To work effectively with a living system, an OD practitioner needs to have deep insight into themself—who they are, how they work, and their own instrumentality. It is important that they know their ‘self’ well and then be able to use their ‘self’ effectively in order to create and manage their impact on a client system. A competent OD practitioner is a self-aware practitioner who becomes increasingly confident and skilled at applying their unique ‘self’ to serve their clients, adapting themselves to do the required work.
There are two school of thoughts around the concept of use of self.
- There is a long historical debate around the concept of the “use of self”. Those from the positivist perspective assert the importance of maintaining a carefully detached and objective stance when working with others. For the positivist school of thinking, if the “self” is not sufficiently controlled, the personal experience of the therapist/helper will negatively influence the work they are doing with their clients. Freud belonged to this school, and it was said that he would sit behind his clients in therapy sessions in an attempt to remain detached from them.
- The non-positivist perspective offers an alternative paradigm. It underscores the value of subjective information and insights, believing that the social world is relative, emerging from the process of ongoing human interaction. It is thus best understood from the vantage point of the individuals involved in those interactions. The ultimate success of any OD intervention rests with the practitioner and what they bring to the process. From this perspective, the self is the most important tool of an OD practitioner. This understanding is summed up by writers (like Fritz Perls) who believed it is important to bring both those who help and those who receive help onto the centre stage together to “illuminate their actual relationship as clearly as possible.”
The following quotes point to what is meant by ‘use of self’ (as noted in Cheung-Judge and Jamieson’s Global Use of Self Research Report):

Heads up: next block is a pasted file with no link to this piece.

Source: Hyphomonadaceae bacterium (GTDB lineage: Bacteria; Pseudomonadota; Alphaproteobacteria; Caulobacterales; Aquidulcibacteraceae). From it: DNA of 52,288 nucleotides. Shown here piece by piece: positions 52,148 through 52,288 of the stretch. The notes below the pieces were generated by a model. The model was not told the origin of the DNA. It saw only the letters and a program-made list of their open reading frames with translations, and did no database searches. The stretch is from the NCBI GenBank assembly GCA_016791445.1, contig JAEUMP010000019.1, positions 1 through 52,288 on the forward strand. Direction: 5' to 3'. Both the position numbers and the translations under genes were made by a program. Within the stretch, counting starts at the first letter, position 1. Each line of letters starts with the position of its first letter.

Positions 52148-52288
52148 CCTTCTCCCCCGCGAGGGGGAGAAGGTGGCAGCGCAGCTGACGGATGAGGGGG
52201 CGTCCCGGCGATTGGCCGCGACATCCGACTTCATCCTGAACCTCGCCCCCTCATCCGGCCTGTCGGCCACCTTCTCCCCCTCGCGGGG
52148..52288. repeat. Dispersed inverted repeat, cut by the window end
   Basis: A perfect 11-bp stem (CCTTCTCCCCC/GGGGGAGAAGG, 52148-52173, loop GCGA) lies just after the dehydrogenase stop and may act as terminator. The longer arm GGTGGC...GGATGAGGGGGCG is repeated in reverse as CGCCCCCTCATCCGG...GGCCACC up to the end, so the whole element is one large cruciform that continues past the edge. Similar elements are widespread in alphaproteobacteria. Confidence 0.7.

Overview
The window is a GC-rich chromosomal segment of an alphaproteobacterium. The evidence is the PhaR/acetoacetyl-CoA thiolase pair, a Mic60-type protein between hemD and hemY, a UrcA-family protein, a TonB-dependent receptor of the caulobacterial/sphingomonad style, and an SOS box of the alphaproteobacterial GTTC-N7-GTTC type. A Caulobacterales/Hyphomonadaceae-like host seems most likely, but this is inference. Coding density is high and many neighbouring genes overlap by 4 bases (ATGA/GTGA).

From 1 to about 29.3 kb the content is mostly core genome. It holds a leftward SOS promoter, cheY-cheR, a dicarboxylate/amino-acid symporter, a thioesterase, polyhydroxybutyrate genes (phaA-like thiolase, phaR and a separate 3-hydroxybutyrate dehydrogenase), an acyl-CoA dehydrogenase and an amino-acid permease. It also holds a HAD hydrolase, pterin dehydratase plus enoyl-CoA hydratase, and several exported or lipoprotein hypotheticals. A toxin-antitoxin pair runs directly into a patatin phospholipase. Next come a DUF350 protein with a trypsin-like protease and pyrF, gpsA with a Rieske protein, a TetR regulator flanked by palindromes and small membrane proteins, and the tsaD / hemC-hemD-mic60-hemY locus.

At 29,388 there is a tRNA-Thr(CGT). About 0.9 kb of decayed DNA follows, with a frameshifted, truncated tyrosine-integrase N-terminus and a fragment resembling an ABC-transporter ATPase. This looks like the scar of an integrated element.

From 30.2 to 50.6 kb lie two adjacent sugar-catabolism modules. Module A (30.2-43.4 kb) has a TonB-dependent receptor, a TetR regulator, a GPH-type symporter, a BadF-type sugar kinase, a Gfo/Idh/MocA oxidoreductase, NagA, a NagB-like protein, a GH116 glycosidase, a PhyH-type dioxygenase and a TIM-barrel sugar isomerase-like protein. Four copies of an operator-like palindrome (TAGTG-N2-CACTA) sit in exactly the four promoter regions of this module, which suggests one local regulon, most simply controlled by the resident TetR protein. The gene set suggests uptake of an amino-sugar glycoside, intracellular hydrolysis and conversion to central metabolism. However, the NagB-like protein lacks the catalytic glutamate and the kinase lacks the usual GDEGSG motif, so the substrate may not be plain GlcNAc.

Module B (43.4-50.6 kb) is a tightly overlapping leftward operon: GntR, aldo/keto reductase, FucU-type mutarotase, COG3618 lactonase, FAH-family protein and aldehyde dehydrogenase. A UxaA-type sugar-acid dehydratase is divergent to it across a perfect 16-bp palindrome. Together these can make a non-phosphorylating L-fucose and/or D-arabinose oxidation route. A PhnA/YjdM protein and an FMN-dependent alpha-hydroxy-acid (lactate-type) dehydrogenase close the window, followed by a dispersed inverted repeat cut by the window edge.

- The use of self is the way in which one acts upon one’s observations, values, feelings and so forth, in order to have an effect on the other (Nevis)
- The use of self is the conscious use of one’s whole being in the intentional execution of one’s roles for effectiveness in whatever the current situation is presenting. The purpose is to be able to execute a role effectively, for others and for the system they are in, without personal interference (e.g. bias, blindness, avoidance, and agendas) …to have clear intentions and choices. (Jamieson)
- The simplest way we know how to talk about the use of self is to link the concepts of self-awareness, perceptions, choices and actions as the fundamental building blocks of our capacities to be effective agents of the change. (Seashore)
Because all OD practitioners work in dynamic living systems, their tools and methods are crucially dependent upon how effectively they use themselves—moment by moment like a fine-tuned instrument—to support the system towards its own desired aims and goals. As Burke said, “the primary instrument in OD work is the consultant practitioners.” Hence the use of self as a competence is central to the practice of OD. When an OD practitioner is adept in this competency, they become a powerful instrument for supporting the clients.
Experienced by clients
Practitioners competent with respect to their use of self are experienced as authentic, straight-forward, and intentional in what they do, what they say, and how they behave. Comfortable and humbly confident in their own skin, these practitioners are able to be appropriately either strong or vulnerable around their own issues while engaging with clients. This helps create a safe environment in which a client can likewise be authentic; empowered and inspired by the role-model of the consultant to engage the needs of their system. When practitioners are effective in their use of self, they gain “reference power”—by being who they are, people refer to them. They will also come across as flexible, not rigid or fixed in either methods or outcomes. Willing themselves to take risks, they help clients likewise to be bolder in the process of exploring alternative ways of work. These OD practitioners are trusted by clients who know “what you see is what you get.”
What the competence ‘looks like’
The characteristics and qualities noted below are not intended to be exhaustive or definitive. Nor are they in any particular order. Nor are the distinctions between ‘Knowledge’, ‘Skills/Abilities’ and ‘Character/Attitude’ hard and fast—rather they are heuristic categories with obviously overlapping edges. The intention is merely to provide a frame of reference for considering important aspects of the Use of Self competence, especially as it relates to one’s own practice.